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National WWI Museum and Memorial

VISIT THE NATIONAL WWI MUSEUM AND MEMORIAL OR CHECK OUT  UPCOMING EVENTS

Article by Julie Burton

Photography by Julie Burton

Do you know who this man is?

You can probably take a guess: the Jonas Brothers’ grandpa, Luke Perry, Matthew Perry, Spike from Buffy the Vampire Slayer, Neil Patrick Harris, James Van Der Beek, Delmont Mulroney.

No, this man is not any of the men mentioned above. This man is Uncle Sam.

James Montgomery Flagg drew himself on this piece of propaganda used during World War I. Propaganda, a collection of posters, were the social media of the time. Flagg didn’t want to go through the trouble of finding a model, so he added a white goatee and aged himself. Uncle Sam is a self-portrait.

This German fighter pilot wrote the 8 Rules of Air Combat. These rules are still loosely used today when training fighter pilots. 

This isn’t history class. Keep reading, trust me.

The war began in 1914. By the time the war ended in 1918, 50,385 Americans were killed in action and 54,754 Americans died of disease. You were more likely to die of disease than to be killed in action. Do you know what else occurred in 1918? The 1918 Spanish Flu pandemic. The men and women going home played a role in spreading the virus around the world.

They say history repeats itself.

I don’t know who “they” exactly are. Historians? Well-read people? I’m guessing there is no one over the age of 102 who can tell us if the 1918 flu pandemic is history repeating itself. 1918 went from wartime to a time of washing hands, wearing a mask, and staying in quarantine. Sound familiar?

History repeats itself, so pay attention.

We’re human. We have emotions, emotions that don’t always include sadness, even in dire situations. We find the humor. We smile and tell stories to friends. The world during World War I was not in black and white. It was in color. An archivist at the museum discovered a letter in the archives that included toddler doodles. Toddler doodles. The mind of a 3-year-old is the same in the year 1917 as it is in 2020.

You smiled, didn't you?

The National WWI Museum and Memorial is filled with collections of stories that want to be told. And they’re anything but boring. Ask any of the employees at the museum, and they’ll tell you how World War I shaped how we live today.

Kansas City loves Kansas City. There’s another mark of hometown pride sitting inside a small tank. You can’t miss it. One common practice of tank mechanics was to write their name on the inside of the tanks. The name inside the tank at the museum is from a mechanic from—yep, Kansas City. Pretty impressive for being a French-made tank.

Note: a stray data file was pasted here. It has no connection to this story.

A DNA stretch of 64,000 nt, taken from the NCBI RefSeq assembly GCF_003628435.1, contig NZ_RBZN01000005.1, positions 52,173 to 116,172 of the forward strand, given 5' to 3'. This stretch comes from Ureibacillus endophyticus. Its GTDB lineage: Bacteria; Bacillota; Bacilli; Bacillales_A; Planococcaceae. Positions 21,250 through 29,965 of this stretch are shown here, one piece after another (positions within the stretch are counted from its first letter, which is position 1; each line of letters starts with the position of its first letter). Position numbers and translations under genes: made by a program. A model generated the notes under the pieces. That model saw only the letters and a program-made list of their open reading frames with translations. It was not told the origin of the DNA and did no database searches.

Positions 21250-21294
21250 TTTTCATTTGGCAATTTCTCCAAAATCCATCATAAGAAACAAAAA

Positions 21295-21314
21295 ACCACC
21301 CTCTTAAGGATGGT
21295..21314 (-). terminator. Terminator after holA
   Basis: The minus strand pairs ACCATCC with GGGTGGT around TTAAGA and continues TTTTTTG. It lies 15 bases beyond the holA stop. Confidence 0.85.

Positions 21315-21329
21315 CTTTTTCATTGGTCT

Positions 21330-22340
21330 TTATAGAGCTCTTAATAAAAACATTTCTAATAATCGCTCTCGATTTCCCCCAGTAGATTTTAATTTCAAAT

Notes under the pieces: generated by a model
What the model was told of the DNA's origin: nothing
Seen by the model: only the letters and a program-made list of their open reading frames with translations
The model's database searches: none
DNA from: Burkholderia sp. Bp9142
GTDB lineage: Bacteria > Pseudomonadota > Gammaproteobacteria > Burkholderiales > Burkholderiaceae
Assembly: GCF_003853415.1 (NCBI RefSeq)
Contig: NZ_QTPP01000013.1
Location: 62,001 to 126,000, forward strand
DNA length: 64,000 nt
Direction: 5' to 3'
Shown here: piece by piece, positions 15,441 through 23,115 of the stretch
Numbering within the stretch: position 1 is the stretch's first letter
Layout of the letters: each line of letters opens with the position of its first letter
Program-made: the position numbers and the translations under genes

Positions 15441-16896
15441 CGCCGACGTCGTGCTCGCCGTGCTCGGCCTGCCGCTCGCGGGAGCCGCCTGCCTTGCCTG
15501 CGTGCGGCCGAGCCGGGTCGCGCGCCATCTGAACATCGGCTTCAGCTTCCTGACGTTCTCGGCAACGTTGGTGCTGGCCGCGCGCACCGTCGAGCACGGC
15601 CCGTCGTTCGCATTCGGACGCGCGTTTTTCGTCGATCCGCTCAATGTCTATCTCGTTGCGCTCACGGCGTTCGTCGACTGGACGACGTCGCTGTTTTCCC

Are you a woman who is voting this November? You can thank the women of World War I for leading the war effort. You’ll see a section dedicated to the women of the war. Their participation led a wave of global suffrage after the war ended. A victory for women, yes. But the United States wouldn’t allow women to be called veterans after the war. The women never received a pension. Their pension didn’t come until the 1970s, and by that time, most had passed away. You can get angry for them. I’d imagine they would appreciate the support.

Are you of European descent? What about German? We all know the United States is a melting pot of people from Europe. When the United States entered the war, approximately 10% of Americans were born in Germany or a descendent of Germany. Talk about awkward. The melting pot is even more apparent in The Last Battalion. The 500 Americans that were surrendered by the Germans didn’t speak English as their first language.

Want to hear another cool story? I got another one. Get this: When the war started in 1914, Denmark was occupied by the Germans. The Danish had to serve in the German military. Two Danish brothers fought together, and one of them died in combat. The other brother buried his own uniform, rifle, everything. And he left. He boarded a ship to the United States, went through Ellis Island, and became a U.S. citizen. The U.S. joined the war in 1917. He got drafted and shipped overseas to fight for the United States. He is most likely the only man to fight on both sides of the war. He did not die in combat. He lived out the rest of his life in Connecticut.

The National WWI Museum and Memorial is currently the only World War I Museum in the United States that is solely dedicated to World War I.

Visit The National WWI Museum and Memorial or check out its upcoming events. Bring a mask and some hand sanitizer. It’s funny how history repeats itself.

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